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fanuzzir
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"Short Happy Life"

I'm stunned by this story--how raw the emotions are, how transparent the savagery is, how fatal the combat it--and I'm not talking about big game hunting. I hope you enjoy the technique in narrating the undoing of a relationship here, and the sharply drawn characterization done with nothing at tall. It's quite an artistic accomplishment and a really open wound of a story.
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TSoK: "by pride and by prejudice"

That's from page 45: was EH a fan of Jane Austen's work?
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Snows of Kilimanjaro

[ Edited ]
It is a great story in my opinion, one of those I like. I read the discussion about it on the other forum.

The story is clearly about death and I liked how he melts the dying mind, it is really about the process (as often said about his writing). But the story it is also about relationship and the impossibility of it. Same theme, crafted in countless variations. I liked Heston's interpretation of the woman as nervous, so hampered by Harry.

Her care is made redundant. There's nothing wrong with her but still she's not enough. It's easier if her hope to be loved is crushed by his death than by his honesty about him being dishonest. Because if what he says to her is true, how could she ever restore her trust in herself? What could she offer? It is a dead end for her, for any woman.

"Love is a dunghill and I am the cock that gets on it to crow." He really despises himself. Were the animals pictures of himself? I can't get over the "big birds squatting obscenely". It's one of those lines that tells it all while nothing can be said about it.

I find the line "It's trying to kill to keep yourself alive" kind of decriptive about all things Hemingway. Perhaps including even his suicide IRL.


ziki
http://search.barnesandnoble.com/booksearch/isbnInquiry.asp?z=y&EAN=9780694524983&itm=1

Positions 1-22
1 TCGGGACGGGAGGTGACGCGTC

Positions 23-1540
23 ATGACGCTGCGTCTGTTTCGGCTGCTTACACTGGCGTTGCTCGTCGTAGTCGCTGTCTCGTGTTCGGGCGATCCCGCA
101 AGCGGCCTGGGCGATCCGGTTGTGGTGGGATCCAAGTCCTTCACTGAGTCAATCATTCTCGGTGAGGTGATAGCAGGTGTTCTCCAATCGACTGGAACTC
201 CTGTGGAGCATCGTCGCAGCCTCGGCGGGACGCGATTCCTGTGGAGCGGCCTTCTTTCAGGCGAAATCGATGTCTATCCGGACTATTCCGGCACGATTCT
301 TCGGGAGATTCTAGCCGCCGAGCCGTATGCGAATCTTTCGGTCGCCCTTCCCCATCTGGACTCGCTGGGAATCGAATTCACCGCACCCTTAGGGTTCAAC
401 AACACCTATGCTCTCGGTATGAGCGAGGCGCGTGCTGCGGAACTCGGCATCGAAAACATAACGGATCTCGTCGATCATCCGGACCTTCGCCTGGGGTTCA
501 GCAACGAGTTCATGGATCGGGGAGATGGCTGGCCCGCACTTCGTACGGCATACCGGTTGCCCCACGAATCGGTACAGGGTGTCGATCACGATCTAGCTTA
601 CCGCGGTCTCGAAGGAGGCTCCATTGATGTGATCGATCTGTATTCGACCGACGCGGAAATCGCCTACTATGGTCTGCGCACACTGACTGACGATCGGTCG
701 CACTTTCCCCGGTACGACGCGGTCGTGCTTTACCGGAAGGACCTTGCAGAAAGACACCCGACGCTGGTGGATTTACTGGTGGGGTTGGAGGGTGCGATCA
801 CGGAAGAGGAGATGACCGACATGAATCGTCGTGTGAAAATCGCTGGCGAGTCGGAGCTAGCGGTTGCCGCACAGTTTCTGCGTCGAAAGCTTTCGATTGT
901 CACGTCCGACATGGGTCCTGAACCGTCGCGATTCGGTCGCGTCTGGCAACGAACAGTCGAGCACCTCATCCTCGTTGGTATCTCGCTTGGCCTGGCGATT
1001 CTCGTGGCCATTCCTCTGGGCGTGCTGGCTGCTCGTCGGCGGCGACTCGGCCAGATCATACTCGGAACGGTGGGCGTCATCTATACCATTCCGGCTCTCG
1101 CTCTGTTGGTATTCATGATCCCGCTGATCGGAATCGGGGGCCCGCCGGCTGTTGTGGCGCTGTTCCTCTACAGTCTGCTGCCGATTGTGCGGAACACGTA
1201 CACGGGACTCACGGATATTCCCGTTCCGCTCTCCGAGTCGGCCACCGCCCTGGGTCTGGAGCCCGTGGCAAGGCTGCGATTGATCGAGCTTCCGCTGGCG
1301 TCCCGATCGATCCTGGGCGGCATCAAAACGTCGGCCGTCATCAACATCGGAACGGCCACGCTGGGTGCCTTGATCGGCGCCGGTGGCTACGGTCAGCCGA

Message Edited by ziki on 02-15-200708:12 PM

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fanuzzir
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Re: Snows of Kilimanjaro

This is a point I made elsewhere about Naipaul's In a Free State, a collection of African stories that contrast nicely with Hemingway's. I was wondering whether anyone wanted to take me up on the question of how much the author actually touches and engages with Africa and Africans.


"I hope you do enjoy that Naipaul collection. The inter-racial relationships are strained to the point of Baroque, which is a far cry from Hemingway, who goes through Africa and doesn't have any. I come away convinced that no one does modern deterioration of private life better than Hemingway, but he really did not open himself up to the African world the way he did to Spain and Michigan."
Bob
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jweiss
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Re: Snows of Kilimanjaro

I agree with you on that one Bob. I think that since Hemingway was such an avid hunter, trying to prove his manliness to others, he simply saw Africa as one big play ground. With all the safari hunts in Africa I would imagine that Hemingway would find it very difficult to explore the rich history of Africa. Let's face it he was a hunter, as the saying goes for fisherman "I would rather be fishing", Hemingway would just rather be hunting. As for how he could get closer to Africans, he once again probably just saw them as safari guides whose sole purpose was to know the land, or to go out and beat lions out of brush.

Do you think his views of Africa and Africans contributed to his writing style, for example when Francis Macomber says "Can't we send beaters?", even when he knows that they would most likely get killed?
"I'm on a different path than most. A higher path. A path that takes numerous detours until one finds oneself, many months later, back where one first started."
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Michael-V
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Worn corners???

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Michael-V
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Worn corners???